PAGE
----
In the original description, the authors of this species mention its similarity to Amanita rubescens Pers. : Fr. of Europe; in the watercolors of George Morris (Peabody Museum, Salem, Mass., USA) the present species is labeled "yellow form
of A. rubescens". It seems clear that the rubescent taxa of eastern North America (the present species, A. rubescens var. alba Coker, and A. rubescens in the sense of eastern North American authors) do form a closely related group. In addition
to the bruising reactions, all three of them at least occasionally
have a yellow volva. The present species can be differentiated from
its two sister taxa because of the color of the cap, a frequently slower
staining reaction, spores that are on average longer, and spores that
on average are proportionately narrower. For distinguishing between rubescent taxa in
section Validae, refer to the Key
of rubescent taxa in Amanita section Validae.
Amanita flavorubens is one of the few taxa in North America in which there is a western population disjunct
from an eastern primary area of distribution.—R. E. Tulloss and L. Possiel
=Amanita flavorubescens G. F. Atk. 1902. J. Mycol. 8: 111.
≡Venenarius flavorubescens (G. F. Atk.) Murrill. 1914. N. Amer. Fl. 10: 73.
The editors of this site owe a great debt to Dr. Cornelis Bas
whose famous cigar box files of Amanita nomenclatural information
gathered over three or more decades were made available to RET for computerization
and make up the lion's share of the nomenclatural information presented on this site.
A. flavorubens—in herb. Montagne (PC). A. flavorubescens—CUP.
A. flavorubescens—Jenkins. 1982. Mycotaxon 14: 242.
Kibby. 1993. Illus. Guide Mushr. Other Fung. N. Amer.: 89 (middle fig.).
Olive text indicates a specimen that has not been
thoroughly examined (for example, for microscopic details) and marks other places in the text
where data is missing or uncertain.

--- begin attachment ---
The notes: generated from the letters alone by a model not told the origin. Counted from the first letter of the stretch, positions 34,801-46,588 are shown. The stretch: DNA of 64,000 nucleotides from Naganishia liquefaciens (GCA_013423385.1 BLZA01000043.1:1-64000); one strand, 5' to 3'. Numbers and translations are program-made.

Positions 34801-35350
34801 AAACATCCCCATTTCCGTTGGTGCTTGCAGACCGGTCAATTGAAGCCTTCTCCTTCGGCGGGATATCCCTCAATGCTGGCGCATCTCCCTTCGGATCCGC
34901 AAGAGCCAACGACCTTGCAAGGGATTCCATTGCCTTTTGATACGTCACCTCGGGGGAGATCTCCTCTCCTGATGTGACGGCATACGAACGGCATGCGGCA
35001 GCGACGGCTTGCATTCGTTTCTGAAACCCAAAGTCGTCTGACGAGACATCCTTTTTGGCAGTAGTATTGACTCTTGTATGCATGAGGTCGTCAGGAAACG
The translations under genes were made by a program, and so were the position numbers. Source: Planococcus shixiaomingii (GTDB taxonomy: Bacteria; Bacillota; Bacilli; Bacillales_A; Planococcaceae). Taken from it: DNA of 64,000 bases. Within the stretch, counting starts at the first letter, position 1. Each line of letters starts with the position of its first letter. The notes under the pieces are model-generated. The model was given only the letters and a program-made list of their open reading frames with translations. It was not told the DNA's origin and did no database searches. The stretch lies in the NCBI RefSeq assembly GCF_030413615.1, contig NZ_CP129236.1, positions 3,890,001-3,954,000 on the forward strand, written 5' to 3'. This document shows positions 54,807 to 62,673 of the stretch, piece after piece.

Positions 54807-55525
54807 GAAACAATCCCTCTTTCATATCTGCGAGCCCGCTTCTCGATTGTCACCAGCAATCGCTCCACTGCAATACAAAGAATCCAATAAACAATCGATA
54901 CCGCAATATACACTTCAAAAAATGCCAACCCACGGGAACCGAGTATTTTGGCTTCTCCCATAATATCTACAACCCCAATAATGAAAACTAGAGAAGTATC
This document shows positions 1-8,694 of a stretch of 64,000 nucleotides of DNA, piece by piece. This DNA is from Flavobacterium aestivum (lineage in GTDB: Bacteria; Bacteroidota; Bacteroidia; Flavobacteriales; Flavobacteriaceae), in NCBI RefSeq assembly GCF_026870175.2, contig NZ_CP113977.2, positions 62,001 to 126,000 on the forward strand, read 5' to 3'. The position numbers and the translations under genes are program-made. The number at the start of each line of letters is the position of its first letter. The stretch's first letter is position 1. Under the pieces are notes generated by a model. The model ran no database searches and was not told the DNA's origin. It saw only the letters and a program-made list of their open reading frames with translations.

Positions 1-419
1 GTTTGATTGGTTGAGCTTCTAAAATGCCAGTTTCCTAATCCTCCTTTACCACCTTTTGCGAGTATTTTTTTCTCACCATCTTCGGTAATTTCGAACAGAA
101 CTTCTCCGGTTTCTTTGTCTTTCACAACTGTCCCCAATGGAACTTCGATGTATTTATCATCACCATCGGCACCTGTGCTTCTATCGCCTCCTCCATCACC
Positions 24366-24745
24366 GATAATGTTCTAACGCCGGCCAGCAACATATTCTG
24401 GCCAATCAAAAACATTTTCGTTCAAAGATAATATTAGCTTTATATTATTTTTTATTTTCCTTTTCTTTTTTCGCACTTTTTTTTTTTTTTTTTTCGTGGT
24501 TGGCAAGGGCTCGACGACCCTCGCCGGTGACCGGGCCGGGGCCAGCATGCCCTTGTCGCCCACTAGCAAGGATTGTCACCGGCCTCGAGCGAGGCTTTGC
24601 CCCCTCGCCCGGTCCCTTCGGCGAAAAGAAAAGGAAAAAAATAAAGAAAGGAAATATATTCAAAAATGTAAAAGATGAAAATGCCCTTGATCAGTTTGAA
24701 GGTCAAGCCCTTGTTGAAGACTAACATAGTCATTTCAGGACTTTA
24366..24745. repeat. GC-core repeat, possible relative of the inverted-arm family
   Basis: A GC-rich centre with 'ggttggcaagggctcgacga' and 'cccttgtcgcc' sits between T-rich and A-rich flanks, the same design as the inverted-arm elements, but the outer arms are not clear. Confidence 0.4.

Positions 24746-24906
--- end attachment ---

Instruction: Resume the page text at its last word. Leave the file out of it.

The following is based upon
original research by R. E. Tulloss. The microscopic data includes data from a revision of the holotype by RET.
35 - 105 mm wide, brilliant yellow (e.g., 3A5) or bright lemon yellow (3-4A8) to brassy yellow, sometimes with more strongly pigmented disc and then more yellow at margin (e.g., yellower than 4B7 with 3A8 near margin or or orange-brown or with umbrinous tint), sometimes pale yellow near margin, often becoming reddish-variegate or wine stained in spots, rarely entirely wine-colored, sometimes nearly white after yellow pigment washed out by rain, at first subovoid with incurved margin, then hemispheric with incurved margin, then convex to plano-convex with decurved margin, finally concave with upward flaring margin, at times obscurely umbonate (and then sometimes flattened or slightly depressed in center of broad umbo), occasionally depressed in age, tacky to dry, subvelvety to dull; context white to yellowish, often with yellow in thin line under pileipellis, sometimes pinkish at point of separation from stipe context (when broken there), occasionally with brown tint in scattered spots, often staining wine color several hours after cutting or bruising, 3 - 7 mm thick over stipe, usually thinning evenly to margin, infrequently thinning rapidly in 25% of radius nearest stipe and then evenly to margin; margin nonstriate at first, occasionally becoming finely striate with age; universal veil as irregularly distributed warts, sometimes confluent, verruculose to subverruculose (lens), floccose to pulverulent to subpulverulent, yellow (sometimes concolorous with pileus, sometimes paler) to orange-yellow, becoming sordid yellow if not staining, sometimes becoming depigmented and then sordid in centers of warts and pale dingy cream toward edges, staining brown or brick color slowly here and there, rather thick, detersile.